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Toward designing pedestrian-friendly vehicles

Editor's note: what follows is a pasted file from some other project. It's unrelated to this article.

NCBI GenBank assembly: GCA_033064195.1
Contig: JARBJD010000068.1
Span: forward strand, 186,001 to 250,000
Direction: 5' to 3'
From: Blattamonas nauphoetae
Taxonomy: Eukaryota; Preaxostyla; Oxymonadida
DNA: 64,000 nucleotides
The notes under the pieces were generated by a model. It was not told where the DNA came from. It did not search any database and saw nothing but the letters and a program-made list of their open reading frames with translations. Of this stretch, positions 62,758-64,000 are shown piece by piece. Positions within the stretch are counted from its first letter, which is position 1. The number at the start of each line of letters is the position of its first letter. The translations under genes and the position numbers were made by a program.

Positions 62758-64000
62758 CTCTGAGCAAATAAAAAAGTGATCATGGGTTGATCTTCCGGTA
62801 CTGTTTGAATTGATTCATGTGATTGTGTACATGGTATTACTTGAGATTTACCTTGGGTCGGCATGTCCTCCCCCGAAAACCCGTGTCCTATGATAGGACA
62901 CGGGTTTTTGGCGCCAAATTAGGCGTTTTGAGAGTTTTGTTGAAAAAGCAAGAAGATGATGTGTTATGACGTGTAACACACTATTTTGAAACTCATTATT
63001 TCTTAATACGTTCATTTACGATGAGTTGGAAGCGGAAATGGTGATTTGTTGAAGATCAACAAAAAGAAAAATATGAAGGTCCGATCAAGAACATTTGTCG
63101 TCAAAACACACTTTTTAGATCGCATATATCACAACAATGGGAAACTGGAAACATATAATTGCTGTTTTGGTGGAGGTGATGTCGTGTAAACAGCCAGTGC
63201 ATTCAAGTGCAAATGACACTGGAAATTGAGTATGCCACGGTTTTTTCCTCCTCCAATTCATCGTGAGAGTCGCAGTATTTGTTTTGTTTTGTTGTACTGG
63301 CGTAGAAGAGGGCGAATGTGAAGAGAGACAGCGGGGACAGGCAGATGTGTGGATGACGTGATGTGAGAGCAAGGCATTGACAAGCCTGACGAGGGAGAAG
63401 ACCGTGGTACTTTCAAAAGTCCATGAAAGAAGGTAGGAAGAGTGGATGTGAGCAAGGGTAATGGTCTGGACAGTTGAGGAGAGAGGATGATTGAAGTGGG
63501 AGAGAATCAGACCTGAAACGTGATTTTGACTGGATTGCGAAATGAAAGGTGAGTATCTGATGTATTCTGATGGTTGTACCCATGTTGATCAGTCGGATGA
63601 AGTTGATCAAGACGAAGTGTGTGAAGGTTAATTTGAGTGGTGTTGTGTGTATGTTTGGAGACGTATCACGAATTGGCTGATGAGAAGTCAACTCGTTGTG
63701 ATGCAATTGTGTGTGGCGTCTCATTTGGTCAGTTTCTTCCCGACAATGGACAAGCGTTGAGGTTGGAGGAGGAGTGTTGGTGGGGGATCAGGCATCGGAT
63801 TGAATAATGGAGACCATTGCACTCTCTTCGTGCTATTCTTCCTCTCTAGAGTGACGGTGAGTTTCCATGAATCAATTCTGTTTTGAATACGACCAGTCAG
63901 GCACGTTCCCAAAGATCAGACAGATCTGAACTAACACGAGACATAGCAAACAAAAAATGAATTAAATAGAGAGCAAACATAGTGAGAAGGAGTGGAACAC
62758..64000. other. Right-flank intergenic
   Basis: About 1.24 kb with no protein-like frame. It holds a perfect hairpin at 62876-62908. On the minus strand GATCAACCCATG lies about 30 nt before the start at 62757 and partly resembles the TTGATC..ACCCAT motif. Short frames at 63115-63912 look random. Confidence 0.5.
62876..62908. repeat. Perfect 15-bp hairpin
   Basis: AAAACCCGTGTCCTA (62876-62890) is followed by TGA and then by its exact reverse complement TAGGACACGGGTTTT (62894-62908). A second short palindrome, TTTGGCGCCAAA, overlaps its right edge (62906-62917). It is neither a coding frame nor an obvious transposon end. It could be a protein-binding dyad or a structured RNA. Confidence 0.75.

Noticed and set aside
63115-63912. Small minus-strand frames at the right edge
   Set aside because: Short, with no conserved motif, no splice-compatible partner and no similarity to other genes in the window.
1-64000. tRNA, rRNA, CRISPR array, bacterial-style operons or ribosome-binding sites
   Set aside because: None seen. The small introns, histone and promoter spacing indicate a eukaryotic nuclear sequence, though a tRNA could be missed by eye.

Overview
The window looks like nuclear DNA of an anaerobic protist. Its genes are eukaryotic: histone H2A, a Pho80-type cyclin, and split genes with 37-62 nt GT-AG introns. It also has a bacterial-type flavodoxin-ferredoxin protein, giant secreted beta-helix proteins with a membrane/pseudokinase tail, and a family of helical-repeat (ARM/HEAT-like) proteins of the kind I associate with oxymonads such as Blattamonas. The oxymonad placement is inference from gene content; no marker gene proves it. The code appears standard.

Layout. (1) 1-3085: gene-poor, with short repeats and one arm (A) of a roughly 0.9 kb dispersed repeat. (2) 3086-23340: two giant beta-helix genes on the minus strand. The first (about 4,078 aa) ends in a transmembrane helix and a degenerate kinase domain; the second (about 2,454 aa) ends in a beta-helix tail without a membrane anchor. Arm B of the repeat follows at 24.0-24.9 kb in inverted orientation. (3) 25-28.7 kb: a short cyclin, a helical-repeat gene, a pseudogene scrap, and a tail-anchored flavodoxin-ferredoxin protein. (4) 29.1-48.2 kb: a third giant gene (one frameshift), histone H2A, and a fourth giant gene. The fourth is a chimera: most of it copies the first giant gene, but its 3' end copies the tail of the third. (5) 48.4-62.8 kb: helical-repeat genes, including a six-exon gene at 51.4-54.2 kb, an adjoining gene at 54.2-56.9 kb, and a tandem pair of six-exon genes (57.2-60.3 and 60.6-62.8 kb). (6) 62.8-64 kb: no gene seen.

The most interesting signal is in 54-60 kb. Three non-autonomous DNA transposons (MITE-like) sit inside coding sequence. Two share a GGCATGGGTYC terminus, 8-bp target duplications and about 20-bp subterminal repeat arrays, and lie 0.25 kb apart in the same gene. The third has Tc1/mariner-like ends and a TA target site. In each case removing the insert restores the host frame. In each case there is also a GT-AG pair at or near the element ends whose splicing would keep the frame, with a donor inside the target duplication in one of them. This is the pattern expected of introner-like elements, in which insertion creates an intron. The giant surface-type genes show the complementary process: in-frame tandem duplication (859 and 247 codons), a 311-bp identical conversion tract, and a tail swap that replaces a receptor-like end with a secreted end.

Due to a rise in global urbanization and motorization, pedestrian injuries continue to be a major public-health problem worldwide. To design pedestrian-friendly vehicles, knowledge of common pedestrian injuries, technologies available for reducing these injuries, and benefit estimations for these technologies are essential. In this report, we present a literature review and provide insights into vehicle designs for improving pedestrian safety. Pedestrian-injury data show that heads and lower extremities are the most commonly injured body regions in vehicle-to-pedestrian crashes, but chest injuries are the second most common injuries after head injuries to cause fatalities. Pedestrian injuries are strongly related to impact speed, pedestrian age, and vehicle type. The increased proportion of older pedestrians and SUVs will likely result in more pedestrian injuries, especially those involving the torso. Adding energy-absorbing materials to the vehicle front-end structures is the most cost-effective way of developing pedestrian-friendly vehicles. However, such improvements often conflict with other design considerations, such as styling, aerodynamics, and safety standards for low-speed crashes and rollovers. Deployable passive safety designs, such as pop-up hoods and windshield airbags, and active safety designs, such as brake-assist systems and autonomous-braking systems, have demonstrated considerable benefits for reducing pedestrian injuries. Integrated passive and active systems are recommended for a further enhancement of pedestrian protection. However, the benefits from different pedestrian-safety designs vary with different types of vehicles and pedestrians with different statures and ages. Consequently it is important to consider implementing specific safety designs to a specific vehicle for maximizing the effectiveness, and population-age profile may also play an important role in selecting pedestrian safety features.

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